Fly First Class at Coach Prices


You trudge past those smiling faces in the first few rows and then, smack — your roller bag bangs into some wretched traveler's seat in coach. You apologize and keep going; you have a long journey to the back of the plane. Your destination? That comfy middle seat between the two sumo wrestlers.

And as another flight begins, you remember those smiling faces and say to yourself: "Why can't I ever fly first class?"

You've tried to upgrade: After all, you travel 100,000-plus miles a year and you're in all those "elite" programs, but it never works out. Well, no surprise. There are at least 50 other elite travelers hoping for upgrades and just a handful of first-class seats available. Face it, you and plenty of others are losers in the upgrade lottery.

So, is it hopeless? Will you never take your place among those smiling faces? Well, you could always pay for first class.

Or you could let me tell you about a little-known and little-understood airfare called the "Y-Up."

The Secret Y-Up Fares

Y-Up is airline insider-speak for "discounted first-class airline tickets" and they are the airlines' best-kept secret.

A little background: The first-class cabin isn't always sold out. In fact, the first-class cabin often has empty seats (even the wealthy among us balk at paying the steep freight for first class). An airline could turn over all the unsold first-class seats to upgraders, but that wouldn't make them any money. A Y-Up fare doesn't bring in as much revenue as full-fare first class, but it's better than nothing.

So how have Y-Ups remained secret so long? Because very few of us request first-class cabin when we shop online for our airline tickets, so we never see the Y-Up fares — a price that competes with coach and sometimes is even less than coach (which is especially true if you make your purchase at the last minute).

This is good news for those notorious last-minute shoppers — the business travelers. And here's another bonus for business travelers: Y-Ups literally look like coach seats because the fare code is coach but is booked in the first-class cabin (Y-Ups and coach fares often begin with the letter Y). That means if you work for a company that bans first-class travel, no problem: a Y-Up looks like coach, and is priced like coach, but it's first class all the way. So everybody's a winner.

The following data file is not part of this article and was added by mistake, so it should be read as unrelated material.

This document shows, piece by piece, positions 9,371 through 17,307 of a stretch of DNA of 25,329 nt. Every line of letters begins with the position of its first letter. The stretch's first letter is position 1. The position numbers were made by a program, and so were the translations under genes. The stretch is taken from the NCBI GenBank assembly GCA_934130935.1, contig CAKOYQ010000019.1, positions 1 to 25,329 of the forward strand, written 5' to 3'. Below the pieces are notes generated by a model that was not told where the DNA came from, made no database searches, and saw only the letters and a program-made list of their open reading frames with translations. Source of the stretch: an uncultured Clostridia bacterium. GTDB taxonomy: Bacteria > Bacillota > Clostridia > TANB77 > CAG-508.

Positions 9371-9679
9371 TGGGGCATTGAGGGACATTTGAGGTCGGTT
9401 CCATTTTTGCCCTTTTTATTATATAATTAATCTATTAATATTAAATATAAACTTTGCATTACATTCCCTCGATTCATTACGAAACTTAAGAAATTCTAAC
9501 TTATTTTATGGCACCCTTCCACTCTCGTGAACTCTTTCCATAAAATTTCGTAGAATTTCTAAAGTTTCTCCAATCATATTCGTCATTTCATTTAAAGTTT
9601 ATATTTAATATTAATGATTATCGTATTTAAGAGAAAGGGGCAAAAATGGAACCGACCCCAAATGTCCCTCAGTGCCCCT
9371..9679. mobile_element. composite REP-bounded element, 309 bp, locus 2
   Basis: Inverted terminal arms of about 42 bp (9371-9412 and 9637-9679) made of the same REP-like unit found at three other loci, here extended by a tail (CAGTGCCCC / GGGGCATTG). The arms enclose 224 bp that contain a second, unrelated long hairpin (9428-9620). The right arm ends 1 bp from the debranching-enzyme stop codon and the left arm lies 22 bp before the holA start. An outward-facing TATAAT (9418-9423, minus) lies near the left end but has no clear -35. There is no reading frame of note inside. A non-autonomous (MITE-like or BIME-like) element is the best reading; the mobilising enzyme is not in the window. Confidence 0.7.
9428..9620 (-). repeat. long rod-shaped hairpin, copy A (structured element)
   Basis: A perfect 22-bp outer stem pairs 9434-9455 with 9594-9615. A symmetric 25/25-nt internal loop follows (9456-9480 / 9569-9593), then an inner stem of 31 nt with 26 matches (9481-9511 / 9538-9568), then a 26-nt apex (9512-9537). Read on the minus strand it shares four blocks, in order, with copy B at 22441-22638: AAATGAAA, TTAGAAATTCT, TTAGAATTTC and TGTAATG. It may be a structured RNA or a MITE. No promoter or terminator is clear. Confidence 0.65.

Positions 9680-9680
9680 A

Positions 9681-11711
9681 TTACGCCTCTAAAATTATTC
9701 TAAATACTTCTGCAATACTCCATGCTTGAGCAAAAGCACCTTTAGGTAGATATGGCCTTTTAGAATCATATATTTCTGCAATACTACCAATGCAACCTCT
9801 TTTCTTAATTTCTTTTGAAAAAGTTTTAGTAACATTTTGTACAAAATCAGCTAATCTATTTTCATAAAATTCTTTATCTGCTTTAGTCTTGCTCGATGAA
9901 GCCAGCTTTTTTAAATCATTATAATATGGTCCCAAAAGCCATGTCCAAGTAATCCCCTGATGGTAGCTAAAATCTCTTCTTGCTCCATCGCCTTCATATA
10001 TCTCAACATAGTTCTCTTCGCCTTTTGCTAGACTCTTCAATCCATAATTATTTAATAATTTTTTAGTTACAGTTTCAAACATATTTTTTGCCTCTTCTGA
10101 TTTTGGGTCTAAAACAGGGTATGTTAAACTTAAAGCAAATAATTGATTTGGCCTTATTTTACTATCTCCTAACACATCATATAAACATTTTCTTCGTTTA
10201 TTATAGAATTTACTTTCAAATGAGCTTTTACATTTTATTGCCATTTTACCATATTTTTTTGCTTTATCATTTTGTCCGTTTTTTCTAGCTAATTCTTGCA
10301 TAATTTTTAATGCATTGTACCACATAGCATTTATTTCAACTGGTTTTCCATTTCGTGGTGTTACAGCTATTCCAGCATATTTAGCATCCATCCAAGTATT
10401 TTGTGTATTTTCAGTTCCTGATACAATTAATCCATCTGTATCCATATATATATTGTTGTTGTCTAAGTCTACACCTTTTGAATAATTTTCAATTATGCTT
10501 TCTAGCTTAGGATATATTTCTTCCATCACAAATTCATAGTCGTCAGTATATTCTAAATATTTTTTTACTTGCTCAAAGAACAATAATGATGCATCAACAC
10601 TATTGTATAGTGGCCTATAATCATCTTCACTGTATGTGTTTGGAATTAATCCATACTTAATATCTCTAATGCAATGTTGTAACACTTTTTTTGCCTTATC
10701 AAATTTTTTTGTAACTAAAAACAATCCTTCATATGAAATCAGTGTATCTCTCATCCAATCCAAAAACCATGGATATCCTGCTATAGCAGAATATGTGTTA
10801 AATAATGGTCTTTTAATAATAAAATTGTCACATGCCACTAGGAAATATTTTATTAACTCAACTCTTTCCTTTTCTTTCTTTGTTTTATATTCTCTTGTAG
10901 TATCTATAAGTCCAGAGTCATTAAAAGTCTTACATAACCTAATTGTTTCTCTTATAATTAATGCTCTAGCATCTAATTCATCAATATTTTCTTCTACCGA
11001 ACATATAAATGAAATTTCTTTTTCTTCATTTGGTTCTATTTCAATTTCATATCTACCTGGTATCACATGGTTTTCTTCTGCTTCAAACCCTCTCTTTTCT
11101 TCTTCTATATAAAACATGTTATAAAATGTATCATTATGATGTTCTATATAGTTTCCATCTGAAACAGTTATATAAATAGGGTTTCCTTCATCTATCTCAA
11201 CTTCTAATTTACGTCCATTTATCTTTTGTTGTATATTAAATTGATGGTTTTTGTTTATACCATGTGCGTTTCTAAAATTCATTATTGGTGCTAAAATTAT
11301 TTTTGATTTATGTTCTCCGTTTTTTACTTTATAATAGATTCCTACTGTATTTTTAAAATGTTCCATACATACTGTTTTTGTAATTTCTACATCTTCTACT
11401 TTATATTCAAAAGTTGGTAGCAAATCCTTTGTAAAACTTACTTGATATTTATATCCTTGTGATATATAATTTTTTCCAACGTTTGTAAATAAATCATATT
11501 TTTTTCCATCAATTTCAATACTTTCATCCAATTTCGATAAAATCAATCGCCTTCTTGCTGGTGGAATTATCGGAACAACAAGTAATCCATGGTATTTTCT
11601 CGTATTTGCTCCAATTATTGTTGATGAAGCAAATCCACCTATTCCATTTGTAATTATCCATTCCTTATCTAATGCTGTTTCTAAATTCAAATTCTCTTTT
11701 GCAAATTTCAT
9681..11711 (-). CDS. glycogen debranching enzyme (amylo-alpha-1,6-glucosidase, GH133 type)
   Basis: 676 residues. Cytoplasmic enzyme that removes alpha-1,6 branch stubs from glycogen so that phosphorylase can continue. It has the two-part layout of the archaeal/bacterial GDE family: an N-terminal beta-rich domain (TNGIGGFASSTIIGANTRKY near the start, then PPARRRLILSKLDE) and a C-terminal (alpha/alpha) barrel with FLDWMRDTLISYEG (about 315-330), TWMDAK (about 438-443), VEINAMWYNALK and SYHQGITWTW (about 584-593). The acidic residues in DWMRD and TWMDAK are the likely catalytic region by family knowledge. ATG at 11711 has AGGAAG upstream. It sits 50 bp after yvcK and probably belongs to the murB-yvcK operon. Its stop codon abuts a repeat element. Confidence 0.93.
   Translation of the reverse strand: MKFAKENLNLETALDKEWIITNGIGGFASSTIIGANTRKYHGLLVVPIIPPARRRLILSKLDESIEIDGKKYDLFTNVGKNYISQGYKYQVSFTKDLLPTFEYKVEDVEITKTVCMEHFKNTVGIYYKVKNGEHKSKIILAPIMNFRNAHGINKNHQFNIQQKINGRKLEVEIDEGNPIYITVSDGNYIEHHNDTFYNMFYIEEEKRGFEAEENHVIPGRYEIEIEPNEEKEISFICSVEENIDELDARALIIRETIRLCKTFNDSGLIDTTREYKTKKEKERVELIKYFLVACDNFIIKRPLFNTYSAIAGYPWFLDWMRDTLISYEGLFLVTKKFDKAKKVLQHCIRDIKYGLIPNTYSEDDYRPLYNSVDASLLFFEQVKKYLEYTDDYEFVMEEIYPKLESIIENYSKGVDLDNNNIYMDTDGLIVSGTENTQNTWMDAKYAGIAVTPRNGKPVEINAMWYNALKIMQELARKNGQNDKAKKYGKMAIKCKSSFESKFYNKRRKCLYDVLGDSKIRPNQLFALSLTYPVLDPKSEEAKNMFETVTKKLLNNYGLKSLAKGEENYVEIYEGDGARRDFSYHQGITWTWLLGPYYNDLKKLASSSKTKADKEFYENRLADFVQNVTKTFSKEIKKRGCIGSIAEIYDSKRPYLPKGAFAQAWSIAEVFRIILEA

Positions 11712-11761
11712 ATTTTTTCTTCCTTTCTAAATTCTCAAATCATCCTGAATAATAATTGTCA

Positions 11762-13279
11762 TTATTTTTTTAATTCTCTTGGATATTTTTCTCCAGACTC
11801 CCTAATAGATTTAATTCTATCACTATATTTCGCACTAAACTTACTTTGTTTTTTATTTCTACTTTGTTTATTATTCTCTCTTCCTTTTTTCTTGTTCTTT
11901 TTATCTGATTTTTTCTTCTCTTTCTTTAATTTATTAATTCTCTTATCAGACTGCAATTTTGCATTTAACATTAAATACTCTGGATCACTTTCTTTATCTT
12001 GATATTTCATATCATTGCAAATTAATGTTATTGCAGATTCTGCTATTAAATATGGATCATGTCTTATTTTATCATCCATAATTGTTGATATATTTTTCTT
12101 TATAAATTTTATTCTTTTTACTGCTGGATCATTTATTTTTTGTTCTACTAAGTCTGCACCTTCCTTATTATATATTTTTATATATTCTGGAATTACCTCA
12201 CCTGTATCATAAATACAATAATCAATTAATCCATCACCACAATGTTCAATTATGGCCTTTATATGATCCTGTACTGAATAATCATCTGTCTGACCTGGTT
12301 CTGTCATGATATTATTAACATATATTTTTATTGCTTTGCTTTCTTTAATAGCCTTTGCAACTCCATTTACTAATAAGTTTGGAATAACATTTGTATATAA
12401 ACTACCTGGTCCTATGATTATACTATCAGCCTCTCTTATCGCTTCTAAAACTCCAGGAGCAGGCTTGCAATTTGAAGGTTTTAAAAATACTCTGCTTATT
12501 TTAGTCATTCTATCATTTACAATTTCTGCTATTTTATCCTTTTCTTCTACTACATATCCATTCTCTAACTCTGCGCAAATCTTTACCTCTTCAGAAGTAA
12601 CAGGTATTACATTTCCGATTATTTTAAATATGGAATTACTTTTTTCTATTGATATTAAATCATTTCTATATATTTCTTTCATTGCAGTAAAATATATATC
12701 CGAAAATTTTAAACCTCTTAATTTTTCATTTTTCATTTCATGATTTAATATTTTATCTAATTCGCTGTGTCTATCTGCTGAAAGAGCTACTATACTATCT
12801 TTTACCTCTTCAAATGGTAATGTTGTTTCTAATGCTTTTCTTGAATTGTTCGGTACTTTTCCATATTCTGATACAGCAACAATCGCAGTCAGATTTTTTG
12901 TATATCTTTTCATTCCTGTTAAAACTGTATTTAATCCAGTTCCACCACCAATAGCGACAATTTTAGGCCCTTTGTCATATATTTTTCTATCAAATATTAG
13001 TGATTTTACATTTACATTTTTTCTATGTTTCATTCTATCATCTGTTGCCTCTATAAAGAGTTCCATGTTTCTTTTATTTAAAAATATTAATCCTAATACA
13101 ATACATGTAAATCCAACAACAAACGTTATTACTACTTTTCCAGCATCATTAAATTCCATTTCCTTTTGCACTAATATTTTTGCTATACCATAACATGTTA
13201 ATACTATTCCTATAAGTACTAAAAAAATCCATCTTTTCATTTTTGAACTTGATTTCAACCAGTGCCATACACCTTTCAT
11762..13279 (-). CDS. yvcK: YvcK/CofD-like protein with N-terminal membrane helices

There are more than 100,000 Y-Up airfares filed for travel in the domestic U.S. and Canada (unfortunately, these are not available for international travel) and Y-Ups range in price from $250 to $1,400 roundtrip — depending on the route — and are usually 30 to 75 percent below the full first-class price.

Let me give you some recent Y-Up examples from this week:

Northwest Airlines offered Detroit to St. Louis roundtrip for $275 plus tax.

Continental offered Baltimore to Cleveland roundtrip for $312 plus tax.

Delta Airlines offered Baltimore to Oakland roundtrip for $648 plus tax.

It's rare that a Y-Up airfare will be cheaper than a coach ticket purchased four months in advance, but there are cases where a Y-Up is cheaper than coach depending on the market and purchase date.

And here's some more information you should know about Y-Ups:

Y-Ups are normally one-way airfares (and many times coach one-way fares are more expensive).

Y-Ups are often refundable and are always exchangeable.

Y-Ups are often available at peak times and days, even when coach is sold out.

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